Tracking the boiler operating pressure and temperature as well as the exhaust temperature allows the operator to trace any system inefficiencies. If an operator notices the boiler pressure is consistently higher than the operational set point, that is reason to suspect an issue with the control switch operation. If an operator notices that the boiler exhaust temperature is consistently higher than 50°-100°F above the steam temperature, burner combustion should be retuned as well as checking the boiler internals for signs of scale, which will reduce the heat transfer rates and ultimately cause tube failures. When these daily maintenance checks are neglected, the small indicators of inefficient operation and internal scaling will be missed.
Tracking the feedwater pressure and temperature allows the operator to notice any trends in proper feedwater system operation. If the pressure or temperature are out of normal range, the feedwater may be unable to enter the boiler, or damage can result from thermal shocking. When the temperature differential between feedwater and boiler water is significant, thermal fatigue will begin to take effect on the boiler. This will be seen first at the feedwater coupling, which will develop cracks that will propagate into the boiler shell. Depending on operating pressure and temperature, a crack in the feedwater coupling and boiler shell may result in the release of dangerous fluids and vapors, putting operational personnel at risk for injury.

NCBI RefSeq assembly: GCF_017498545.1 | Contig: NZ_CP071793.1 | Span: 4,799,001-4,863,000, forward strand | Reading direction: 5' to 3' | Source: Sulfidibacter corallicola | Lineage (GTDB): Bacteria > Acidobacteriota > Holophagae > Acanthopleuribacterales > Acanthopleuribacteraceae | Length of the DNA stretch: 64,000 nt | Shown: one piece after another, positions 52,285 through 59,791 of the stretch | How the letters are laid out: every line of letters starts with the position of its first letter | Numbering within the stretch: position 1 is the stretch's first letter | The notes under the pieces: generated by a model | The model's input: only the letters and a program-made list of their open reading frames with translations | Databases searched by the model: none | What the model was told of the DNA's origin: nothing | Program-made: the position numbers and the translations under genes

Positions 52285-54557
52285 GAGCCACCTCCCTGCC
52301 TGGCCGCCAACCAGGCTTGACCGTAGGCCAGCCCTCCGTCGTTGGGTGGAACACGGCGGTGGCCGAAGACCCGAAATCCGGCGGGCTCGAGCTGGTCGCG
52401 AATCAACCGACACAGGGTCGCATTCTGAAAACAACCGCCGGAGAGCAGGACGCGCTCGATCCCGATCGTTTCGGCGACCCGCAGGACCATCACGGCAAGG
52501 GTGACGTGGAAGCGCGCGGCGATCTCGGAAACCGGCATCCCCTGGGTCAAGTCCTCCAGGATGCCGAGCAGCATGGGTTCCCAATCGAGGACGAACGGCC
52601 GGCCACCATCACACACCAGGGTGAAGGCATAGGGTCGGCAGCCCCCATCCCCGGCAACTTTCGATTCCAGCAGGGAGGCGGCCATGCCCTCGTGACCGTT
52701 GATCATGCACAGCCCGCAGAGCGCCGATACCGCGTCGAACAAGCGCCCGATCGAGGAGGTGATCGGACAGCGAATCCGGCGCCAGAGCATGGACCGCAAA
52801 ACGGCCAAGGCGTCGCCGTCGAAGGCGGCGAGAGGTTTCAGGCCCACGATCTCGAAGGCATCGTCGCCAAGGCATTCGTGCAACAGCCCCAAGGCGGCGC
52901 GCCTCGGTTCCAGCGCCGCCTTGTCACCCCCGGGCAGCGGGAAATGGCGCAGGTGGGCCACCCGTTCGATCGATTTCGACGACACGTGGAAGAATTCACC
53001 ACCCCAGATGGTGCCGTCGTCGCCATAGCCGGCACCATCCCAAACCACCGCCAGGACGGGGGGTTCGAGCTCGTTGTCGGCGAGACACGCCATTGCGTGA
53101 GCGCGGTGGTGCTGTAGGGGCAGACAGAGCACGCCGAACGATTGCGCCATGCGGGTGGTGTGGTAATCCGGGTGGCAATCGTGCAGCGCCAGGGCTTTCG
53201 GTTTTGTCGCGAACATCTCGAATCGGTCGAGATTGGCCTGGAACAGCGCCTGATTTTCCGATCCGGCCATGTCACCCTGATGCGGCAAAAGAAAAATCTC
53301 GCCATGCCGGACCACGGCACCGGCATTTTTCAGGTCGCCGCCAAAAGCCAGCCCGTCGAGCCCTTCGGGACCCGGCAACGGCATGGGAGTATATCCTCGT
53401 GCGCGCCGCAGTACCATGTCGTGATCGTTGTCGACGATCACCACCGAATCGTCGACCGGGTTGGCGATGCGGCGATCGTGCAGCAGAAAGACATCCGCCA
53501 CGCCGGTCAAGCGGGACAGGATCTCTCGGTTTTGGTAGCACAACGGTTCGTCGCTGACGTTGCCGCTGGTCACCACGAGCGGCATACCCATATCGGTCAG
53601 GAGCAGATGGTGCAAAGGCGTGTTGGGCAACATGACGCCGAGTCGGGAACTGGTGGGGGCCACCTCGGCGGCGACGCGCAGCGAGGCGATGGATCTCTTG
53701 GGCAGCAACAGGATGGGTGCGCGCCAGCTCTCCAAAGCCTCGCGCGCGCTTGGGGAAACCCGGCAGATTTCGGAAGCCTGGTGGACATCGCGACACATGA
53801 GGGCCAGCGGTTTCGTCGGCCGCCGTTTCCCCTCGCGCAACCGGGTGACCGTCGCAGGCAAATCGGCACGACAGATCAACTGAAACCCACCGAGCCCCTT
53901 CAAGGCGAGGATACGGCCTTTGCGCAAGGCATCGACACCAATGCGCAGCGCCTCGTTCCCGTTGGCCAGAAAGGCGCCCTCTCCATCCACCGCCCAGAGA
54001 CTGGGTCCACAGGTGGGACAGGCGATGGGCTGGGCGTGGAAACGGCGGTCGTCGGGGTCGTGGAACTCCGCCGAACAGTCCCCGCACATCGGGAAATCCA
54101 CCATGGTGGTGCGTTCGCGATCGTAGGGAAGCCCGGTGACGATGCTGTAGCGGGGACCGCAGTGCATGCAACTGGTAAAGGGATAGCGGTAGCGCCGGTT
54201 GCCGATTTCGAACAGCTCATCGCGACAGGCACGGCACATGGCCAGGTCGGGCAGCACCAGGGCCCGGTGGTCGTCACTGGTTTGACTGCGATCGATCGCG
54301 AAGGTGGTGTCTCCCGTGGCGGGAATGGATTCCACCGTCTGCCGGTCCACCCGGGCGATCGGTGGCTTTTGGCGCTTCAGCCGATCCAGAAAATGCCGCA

Checking the flame in the sight glass is an easy way to catch tuning or impingement issues before they become a major concern, and neglecting to check can result in poor combustion and potential boiler system failure. Although the boiler explosions that most would be familiar with are the result of water level issues, burner explosions are also a major concern to look out for. Regularly checking the sight glass and gas/fuel trains will alleviate combustion-related dangers.
Checking the water treatment equipment and taking water samples ensures treatment and supply issues do not go unnoticed, which result in boiler inefficiencies, improper operation, unsafe conditions, and even component failures. Infrequent or complete lack of blowdown during boiler operation will also result in a high concentration of impurities that contribute to scale, corrosion, carry over, and other operational concerns. When boiler water chemistry is not maintained in accordance with manufacturer recommendations, catastrophic failures are inevitable, including overheating of boiler tubes, corrosion of boiler metals, and steam line corrosion.
As more tasks are neglected, the problems and issues will compound and may ultimately lead to a catastrophic failure of the boiler system. Neglecting boiler maintenance will put operational personnel at risk, result in premature failure of components and equipment, and ultimately cost a company through inefficiency, downtime, repairs, and replacements. To mitigate these risks, follow the recommended guidelines for all regular maintenance tasks.